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Los Angeles Rams Introductory Press Conference: Key Takeaways, Comments, More

St. Louis Rams owner Stan Kroenke talks to the media after team owners voted Tuesday, Jan. 12, 2016, in Houston, to allow the Rams to move to a new stadium just outside Los Angeles, and the San Diego Chargers will have an option to share the facility. Houston Texans owner Bob McNair stands to his left. (AP Photo/Pat Sullivan)
Pat Sullivan/Associated Press
Alec NathanFeatured ColumnistJanuary 22, 2017

The Los Angeles Rams held a formal introductory press conference Friday, with team owner Stan Kroenke, Executive Vice President of Football Operations Kevin Demoff and Inglewood Mayor James Butts taking center stage. 

With emotions still running high and excitement largely abounding, the Rams contingent touched on everything from a new logo to stadium plans and the potential of an AFC team joining the Rams in Hollywood. 

The press conference kicked off with Kroenke at the podium, and it didn't take long for him to get emotional, according to the Los Angeles Times' Nathan Fenno: 

Around the same time, the NFL revealed the Rams' revamped logo:

The Rams also posted a heartfelt video on Twitter confirming they are, in fact, coming home:

However, the mood wasn't all positive. According to NFL Network's Steve Wyche, Rams fans in attendance took umbrage at the suggestion the San Diego Chargers could be joining the NFC West side in Los Angeles:

ESPN's Ramona Shelburne noted the Rams see the potential for a cross-conference rivalry that could benefit the city: 

But the Associated Press' Greg Beacham reiterated that the Chargers—who retain first preference to join the Rams in Los Angeles—have yet to make any commitments regarding the franchise's future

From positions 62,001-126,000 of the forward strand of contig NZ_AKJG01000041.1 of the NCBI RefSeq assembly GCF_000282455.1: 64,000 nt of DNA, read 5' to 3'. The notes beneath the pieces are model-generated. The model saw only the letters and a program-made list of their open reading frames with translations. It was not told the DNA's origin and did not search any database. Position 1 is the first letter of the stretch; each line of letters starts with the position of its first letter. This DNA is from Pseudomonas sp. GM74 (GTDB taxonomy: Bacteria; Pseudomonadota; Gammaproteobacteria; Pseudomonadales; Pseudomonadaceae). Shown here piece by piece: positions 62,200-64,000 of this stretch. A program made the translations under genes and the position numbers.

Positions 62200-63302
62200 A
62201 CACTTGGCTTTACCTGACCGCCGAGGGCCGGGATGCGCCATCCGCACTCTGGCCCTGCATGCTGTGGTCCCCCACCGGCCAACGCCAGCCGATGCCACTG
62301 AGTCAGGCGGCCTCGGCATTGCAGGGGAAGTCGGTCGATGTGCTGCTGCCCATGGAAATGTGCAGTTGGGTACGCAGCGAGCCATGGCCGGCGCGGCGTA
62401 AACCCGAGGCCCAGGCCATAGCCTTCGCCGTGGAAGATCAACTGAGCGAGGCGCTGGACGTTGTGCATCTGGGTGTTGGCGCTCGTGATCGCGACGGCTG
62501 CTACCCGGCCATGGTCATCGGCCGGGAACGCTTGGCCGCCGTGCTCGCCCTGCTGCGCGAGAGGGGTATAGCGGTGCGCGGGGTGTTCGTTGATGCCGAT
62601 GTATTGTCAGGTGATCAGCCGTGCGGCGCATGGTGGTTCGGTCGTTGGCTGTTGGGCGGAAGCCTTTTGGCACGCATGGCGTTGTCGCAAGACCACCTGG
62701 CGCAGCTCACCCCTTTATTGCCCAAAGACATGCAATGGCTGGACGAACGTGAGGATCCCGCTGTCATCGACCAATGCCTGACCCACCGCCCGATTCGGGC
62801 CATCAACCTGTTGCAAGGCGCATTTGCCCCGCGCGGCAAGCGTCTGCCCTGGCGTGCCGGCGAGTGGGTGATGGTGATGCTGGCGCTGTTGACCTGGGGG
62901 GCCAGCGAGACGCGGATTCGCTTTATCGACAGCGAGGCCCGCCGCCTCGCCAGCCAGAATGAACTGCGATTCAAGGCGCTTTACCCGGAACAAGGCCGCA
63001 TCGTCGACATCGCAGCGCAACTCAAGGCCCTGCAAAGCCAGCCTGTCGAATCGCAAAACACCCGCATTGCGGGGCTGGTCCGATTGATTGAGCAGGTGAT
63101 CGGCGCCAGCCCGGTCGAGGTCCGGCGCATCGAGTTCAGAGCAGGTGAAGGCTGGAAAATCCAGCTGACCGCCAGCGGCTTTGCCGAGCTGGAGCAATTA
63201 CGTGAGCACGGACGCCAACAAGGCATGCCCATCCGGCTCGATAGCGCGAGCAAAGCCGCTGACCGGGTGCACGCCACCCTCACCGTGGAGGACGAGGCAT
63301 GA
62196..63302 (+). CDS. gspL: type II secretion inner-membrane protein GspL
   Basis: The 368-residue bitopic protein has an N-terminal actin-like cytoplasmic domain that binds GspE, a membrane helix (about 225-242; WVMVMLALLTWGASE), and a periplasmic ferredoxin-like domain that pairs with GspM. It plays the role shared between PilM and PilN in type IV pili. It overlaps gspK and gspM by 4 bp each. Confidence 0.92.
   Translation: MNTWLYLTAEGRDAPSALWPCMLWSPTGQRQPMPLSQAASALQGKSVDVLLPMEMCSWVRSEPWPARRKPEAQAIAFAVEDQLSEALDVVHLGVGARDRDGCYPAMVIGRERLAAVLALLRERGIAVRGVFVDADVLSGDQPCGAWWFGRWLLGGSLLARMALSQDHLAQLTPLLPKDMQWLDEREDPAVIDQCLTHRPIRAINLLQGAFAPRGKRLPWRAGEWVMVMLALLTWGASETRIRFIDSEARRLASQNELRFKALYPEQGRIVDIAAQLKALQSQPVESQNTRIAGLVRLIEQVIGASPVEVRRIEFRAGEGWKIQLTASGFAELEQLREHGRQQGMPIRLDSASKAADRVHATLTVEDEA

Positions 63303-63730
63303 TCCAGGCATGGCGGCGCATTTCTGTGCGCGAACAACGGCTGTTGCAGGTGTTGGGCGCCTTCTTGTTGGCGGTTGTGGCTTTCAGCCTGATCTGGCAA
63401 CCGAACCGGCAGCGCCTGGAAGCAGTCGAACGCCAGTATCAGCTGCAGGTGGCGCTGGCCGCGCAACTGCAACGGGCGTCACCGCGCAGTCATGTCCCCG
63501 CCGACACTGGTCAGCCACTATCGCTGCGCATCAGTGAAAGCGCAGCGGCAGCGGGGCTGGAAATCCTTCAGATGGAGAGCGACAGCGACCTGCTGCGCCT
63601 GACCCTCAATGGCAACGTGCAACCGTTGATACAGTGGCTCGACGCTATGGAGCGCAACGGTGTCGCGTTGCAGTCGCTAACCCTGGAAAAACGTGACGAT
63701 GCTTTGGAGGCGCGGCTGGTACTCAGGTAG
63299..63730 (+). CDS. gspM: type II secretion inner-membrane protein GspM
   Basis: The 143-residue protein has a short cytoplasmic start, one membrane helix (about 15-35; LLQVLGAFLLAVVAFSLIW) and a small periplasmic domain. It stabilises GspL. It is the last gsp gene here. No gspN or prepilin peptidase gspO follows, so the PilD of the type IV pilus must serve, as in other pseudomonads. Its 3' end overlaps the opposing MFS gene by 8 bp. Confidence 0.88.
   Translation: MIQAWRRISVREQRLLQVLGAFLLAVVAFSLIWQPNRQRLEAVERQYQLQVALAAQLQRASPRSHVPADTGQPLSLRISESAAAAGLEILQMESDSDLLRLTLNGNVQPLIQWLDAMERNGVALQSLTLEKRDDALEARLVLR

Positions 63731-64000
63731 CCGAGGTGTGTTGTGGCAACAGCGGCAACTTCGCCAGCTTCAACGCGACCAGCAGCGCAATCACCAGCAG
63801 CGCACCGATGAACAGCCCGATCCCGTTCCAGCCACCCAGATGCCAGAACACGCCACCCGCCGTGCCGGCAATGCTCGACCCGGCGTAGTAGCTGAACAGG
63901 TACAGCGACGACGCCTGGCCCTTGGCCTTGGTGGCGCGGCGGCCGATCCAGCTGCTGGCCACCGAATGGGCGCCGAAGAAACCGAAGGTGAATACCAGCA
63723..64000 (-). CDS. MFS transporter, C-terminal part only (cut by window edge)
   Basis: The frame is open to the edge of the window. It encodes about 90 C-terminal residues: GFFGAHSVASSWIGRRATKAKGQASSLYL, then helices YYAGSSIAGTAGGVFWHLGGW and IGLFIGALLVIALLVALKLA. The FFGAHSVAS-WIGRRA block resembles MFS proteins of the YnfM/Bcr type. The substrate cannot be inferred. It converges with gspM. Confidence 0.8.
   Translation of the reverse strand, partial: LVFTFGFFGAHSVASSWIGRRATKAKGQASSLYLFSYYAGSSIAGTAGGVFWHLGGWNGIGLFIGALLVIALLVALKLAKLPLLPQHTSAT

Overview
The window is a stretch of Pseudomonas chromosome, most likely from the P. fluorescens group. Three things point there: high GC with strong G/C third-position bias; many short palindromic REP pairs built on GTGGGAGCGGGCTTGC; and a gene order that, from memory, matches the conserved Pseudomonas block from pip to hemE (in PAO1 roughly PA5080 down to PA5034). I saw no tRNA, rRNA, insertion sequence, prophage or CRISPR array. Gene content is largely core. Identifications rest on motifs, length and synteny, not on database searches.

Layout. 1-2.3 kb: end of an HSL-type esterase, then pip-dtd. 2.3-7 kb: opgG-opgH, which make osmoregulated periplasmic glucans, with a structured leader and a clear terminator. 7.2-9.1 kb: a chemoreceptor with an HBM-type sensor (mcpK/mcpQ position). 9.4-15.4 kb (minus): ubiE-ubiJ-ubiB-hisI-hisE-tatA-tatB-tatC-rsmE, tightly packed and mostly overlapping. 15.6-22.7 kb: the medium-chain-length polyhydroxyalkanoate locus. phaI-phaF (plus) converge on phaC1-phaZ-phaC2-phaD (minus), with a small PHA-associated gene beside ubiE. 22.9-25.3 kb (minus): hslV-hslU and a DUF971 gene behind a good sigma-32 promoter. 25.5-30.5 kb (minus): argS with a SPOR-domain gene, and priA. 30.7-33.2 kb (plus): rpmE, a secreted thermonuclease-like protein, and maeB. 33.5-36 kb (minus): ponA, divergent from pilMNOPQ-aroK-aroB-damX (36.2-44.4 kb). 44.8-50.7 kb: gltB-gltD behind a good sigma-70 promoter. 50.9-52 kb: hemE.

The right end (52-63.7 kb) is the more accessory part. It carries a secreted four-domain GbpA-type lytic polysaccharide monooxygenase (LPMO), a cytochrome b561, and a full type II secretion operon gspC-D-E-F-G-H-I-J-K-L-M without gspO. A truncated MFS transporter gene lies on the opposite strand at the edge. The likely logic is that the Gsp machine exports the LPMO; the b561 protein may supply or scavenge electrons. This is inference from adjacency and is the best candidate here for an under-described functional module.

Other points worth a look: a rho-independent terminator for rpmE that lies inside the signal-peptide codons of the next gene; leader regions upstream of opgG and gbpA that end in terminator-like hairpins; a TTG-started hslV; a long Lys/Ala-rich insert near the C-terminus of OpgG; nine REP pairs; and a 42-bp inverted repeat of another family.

NFL Network's Alex Flanagan previously reported the Chargers were in the process of "vetting" the framework of a stadium deal that would allow them to share the new Inglewood site with the Rams. However, the Chargers will have to pay a $550 million relocation fee and forfeit a $100 million subsidy from the NFL that would go toward building a new stadium in San Diego if they choose to relocate. 

As for the new stadium, Kroenke and Co. appeared optimistic that it will attract events of the highest caliber once it opens in 2019, per Beacham: 

Rams head coach Jeff Fisher also chimed in on the move, having been part of one before, as Beacham pointed out:   

The move will be an adjustment for everyone involved, but it will undoubtedly be fascinating to see how things unfold as the Rams get set to play their first games in L.A. since moving to St. Louis in 1995.

With a promising young defense, a star running back in Todd Gurley and the No. 15 pick in April's NFL draft, the Rams are starting to accrue the pieces necessary to shine under the bright lights in Hollywood.

And with their decision to move complete, attention should start shifting to the Chargers as they ponder a potential future in San Diego and the financial ramifications of moving north. 

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